You Have Options Here
Full Mouth Dental Implants (Fixed Teeth)
The best overall option in terms of durability and lasting performance is full mouth dental implants, which replace an entire set of lost teeth. Topped by a high-quality fixed zirconia bridge, dental implants can provide reliable performance for decades with proper care, enable you to eat anything you like, and keep your jawbone strong. They’re considered a fixed option, because your restorations are securely fixed to screwlike implant posts that are anchored (placed) in your jawbone. Thanks to nitrous oxide and IV sedation, you’ll stay calm and pain-free throughout that process.
Dr. Haron is certified to offer the acclaimed TeethXpress® protocol, which gives you a full smile in a single appointment using temporary restorations. He can also offer the Full Mouth Tooth Replacement® protocol, which allows him to rebuild your smile with as few as four implants per arch. For exceptionally precise placement and a smooth procedure, Dr. Haron uses guided surgical technology. In all implant cases, he works with your restorative dentist to ensure you receive your final restorations. He can also recommend a restorative dentist if you don’t currently have one.
Implant Supported Dentures (Removable Teeth)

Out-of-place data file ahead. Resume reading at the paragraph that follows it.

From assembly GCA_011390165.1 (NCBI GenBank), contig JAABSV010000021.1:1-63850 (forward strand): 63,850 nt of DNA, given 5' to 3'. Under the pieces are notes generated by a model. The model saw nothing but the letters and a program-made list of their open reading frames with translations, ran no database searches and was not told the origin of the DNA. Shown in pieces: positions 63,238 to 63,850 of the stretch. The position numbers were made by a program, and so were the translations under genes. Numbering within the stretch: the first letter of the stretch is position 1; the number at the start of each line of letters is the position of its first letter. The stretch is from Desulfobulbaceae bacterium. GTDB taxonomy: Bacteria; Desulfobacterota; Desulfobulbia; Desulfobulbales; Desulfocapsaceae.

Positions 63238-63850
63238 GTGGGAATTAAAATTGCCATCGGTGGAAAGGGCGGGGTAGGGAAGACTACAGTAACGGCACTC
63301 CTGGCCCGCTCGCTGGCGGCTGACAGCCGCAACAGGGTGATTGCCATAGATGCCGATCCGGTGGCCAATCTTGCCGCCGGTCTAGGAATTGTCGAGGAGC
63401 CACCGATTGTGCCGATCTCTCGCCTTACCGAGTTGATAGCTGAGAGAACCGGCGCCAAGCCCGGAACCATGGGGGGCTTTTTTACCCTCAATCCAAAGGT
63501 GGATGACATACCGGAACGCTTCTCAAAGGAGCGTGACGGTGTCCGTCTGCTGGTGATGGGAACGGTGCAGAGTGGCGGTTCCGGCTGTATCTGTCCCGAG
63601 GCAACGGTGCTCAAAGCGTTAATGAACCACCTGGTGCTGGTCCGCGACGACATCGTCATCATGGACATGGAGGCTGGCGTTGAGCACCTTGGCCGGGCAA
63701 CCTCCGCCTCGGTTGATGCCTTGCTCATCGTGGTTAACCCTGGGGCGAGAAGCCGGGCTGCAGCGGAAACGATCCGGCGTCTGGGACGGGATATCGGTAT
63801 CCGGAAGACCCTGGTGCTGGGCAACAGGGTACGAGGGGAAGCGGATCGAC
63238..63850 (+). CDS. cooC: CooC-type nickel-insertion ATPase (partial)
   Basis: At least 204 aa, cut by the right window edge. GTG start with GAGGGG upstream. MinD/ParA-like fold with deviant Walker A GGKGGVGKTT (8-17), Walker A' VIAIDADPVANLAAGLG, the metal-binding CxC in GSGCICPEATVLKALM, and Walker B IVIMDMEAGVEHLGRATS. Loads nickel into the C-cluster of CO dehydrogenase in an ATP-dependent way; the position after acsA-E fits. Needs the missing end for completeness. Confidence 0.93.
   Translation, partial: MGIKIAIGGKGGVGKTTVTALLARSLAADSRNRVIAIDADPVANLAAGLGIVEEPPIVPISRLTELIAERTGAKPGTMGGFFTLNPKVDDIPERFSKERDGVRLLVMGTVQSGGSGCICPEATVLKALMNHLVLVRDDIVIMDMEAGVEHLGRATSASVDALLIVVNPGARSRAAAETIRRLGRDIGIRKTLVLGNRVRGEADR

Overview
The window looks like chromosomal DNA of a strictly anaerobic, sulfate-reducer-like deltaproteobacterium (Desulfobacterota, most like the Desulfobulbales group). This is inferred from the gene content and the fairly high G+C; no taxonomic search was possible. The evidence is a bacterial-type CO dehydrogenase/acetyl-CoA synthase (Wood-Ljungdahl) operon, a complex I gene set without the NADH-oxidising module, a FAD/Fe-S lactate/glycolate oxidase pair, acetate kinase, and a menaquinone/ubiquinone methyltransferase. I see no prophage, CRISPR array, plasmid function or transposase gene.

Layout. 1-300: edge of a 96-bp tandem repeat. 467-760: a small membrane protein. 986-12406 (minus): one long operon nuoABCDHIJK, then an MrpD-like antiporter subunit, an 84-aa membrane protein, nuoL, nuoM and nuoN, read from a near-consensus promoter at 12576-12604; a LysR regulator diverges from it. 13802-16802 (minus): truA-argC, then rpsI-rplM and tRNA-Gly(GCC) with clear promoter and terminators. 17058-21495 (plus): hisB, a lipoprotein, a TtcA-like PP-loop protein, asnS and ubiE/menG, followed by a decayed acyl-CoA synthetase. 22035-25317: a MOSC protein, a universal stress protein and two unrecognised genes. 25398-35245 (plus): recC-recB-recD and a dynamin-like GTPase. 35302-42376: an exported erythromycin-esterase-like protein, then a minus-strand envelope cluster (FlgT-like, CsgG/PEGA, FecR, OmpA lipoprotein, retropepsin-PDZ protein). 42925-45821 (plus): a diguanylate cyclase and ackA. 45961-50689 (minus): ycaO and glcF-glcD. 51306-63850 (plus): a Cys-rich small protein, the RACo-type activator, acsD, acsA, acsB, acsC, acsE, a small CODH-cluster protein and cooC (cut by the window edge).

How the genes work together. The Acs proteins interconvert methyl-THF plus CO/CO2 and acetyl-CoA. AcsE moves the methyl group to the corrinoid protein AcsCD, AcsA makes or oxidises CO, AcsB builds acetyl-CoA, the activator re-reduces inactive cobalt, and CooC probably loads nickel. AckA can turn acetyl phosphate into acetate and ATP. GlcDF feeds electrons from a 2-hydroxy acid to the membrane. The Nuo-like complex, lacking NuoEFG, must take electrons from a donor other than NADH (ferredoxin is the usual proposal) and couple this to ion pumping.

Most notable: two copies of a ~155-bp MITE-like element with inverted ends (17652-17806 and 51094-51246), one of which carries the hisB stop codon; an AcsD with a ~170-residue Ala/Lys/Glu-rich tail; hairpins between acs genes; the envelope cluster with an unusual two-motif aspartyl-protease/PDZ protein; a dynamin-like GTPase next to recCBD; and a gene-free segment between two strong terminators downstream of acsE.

Implant supported dentures are the option between dental implants and conventional dentures, and they incorporate some features from each solution. They also have a foundation of implant posts embedded in your jaw, but the restorations are removable. The presence of implants means your jawbone is less likely to decay after your tooth loss. Implant supported dentures offer a secure fit, enable you to eat most foods, and can last 10 years or more.
Conventional Dentures (Removable Teeth)
Traditional dentures are more customizable and realistic in appearance than they used to be, and continue to be a popular remedy for tooth loss. Dentures are created just to fit you and can replace several missing teeth (partial dentures) or an entire set of missing teeth (full dentures). They’re a generally stable choice that relies on suction or adhesives to stay in place, but can slip at times. Dentures may last five or more years, do not protect you from jawbone recession, and can limit your enjoyment of food.
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